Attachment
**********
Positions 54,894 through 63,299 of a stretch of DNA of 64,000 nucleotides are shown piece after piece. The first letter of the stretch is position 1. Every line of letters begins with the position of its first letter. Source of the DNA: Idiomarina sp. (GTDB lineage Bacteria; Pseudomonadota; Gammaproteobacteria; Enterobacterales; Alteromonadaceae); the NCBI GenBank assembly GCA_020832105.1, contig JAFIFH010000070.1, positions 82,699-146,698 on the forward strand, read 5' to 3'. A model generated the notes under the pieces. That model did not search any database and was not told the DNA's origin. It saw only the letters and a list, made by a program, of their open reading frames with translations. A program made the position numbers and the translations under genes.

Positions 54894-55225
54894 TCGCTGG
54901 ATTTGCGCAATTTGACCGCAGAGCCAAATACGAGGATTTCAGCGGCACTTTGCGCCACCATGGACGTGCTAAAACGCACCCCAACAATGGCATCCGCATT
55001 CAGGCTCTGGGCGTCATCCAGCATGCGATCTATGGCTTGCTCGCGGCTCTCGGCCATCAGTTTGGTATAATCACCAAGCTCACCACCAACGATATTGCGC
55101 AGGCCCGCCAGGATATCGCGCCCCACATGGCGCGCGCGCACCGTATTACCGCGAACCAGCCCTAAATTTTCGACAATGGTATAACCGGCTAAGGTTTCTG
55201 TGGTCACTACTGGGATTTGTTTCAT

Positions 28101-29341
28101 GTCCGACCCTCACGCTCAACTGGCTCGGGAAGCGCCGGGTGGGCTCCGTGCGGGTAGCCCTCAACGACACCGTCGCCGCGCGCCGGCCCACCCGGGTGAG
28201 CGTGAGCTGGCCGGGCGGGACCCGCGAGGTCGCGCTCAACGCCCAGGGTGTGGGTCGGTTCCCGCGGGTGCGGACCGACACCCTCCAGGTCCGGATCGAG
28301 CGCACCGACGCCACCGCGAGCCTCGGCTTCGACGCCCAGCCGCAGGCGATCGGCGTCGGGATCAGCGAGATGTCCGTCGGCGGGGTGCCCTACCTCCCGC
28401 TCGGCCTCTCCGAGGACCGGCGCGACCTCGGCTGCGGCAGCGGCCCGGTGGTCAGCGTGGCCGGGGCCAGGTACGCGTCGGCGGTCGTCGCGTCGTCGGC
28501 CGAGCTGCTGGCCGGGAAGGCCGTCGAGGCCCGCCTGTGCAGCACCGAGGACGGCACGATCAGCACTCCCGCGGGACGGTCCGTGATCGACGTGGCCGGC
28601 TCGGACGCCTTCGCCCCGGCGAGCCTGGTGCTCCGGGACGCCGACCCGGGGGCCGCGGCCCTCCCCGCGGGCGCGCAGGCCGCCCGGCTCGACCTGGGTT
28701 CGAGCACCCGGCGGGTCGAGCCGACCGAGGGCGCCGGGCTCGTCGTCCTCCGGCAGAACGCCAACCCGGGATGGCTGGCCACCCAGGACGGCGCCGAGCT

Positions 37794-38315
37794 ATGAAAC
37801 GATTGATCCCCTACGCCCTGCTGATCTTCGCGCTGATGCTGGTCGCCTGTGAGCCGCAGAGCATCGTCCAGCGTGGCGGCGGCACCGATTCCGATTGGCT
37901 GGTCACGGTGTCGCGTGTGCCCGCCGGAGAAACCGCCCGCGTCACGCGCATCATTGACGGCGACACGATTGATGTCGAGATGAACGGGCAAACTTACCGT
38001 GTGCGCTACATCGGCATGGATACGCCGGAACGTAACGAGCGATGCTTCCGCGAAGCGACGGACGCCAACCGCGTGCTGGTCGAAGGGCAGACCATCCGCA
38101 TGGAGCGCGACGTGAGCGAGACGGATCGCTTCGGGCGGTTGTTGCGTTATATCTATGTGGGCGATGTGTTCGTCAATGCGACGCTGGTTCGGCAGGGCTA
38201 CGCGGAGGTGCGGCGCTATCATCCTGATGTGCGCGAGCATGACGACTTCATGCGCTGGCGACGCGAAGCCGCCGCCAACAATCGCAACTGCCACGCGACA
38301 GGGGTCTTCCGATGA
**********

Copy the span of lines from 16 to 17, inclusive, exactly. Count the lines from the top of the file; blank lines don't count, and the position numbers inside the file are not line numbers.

Positions 37794-38315
37794 ATGAAAC